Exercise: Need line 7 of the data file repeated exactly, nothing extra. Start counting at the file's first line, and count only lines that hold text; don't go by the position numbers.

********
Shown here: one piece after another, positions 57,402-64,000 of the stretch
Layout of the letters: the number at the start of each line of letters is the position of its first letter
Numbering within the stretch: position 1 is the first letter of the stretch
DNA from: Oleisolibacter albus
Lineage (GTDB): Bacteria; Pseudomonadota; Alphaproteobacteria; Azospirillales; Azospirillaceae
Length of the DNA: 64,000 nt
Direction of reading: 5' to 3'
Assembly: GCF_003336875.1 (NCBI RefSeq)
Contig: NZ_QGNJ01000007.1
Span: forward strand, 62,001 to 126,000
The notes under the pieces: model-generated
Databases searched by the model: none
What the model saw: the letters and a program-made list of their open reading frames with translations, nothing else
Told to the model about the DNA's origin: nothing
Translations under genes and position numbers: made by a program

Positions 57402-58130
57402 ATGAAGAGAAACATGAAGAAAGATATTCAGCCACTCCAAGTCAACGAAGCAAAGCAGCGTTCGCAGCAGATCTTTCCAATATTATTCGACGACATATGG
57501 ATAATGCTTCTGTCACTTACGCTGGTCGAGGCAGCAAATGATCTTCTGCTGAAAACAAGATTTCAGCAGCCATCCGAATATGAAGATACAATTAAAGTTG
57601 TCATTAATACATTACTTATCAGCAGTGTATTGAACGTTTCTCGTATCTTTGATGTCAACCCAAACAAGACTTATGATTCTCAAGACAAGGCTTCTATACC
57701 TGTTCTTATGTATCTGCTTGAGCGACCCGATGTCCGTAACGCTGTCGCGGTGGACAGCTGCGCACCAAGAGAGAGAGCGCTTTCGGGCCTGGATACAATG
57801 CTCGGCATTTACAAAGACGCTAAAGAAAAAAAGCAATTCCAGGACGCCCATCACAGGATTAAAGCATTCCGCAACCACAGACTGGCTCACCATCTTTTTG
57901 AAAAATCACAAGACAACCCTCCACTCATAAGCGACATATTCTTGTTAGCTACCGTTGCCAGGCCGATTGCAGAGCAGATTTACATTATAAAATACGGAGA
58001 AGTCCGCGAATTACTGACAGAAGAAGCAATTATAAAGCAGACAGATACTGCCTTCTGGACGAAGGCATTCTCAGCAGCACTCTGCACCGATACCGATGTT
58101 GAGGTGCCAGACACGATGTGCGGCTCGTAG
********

Direction of reading: 5' to 3'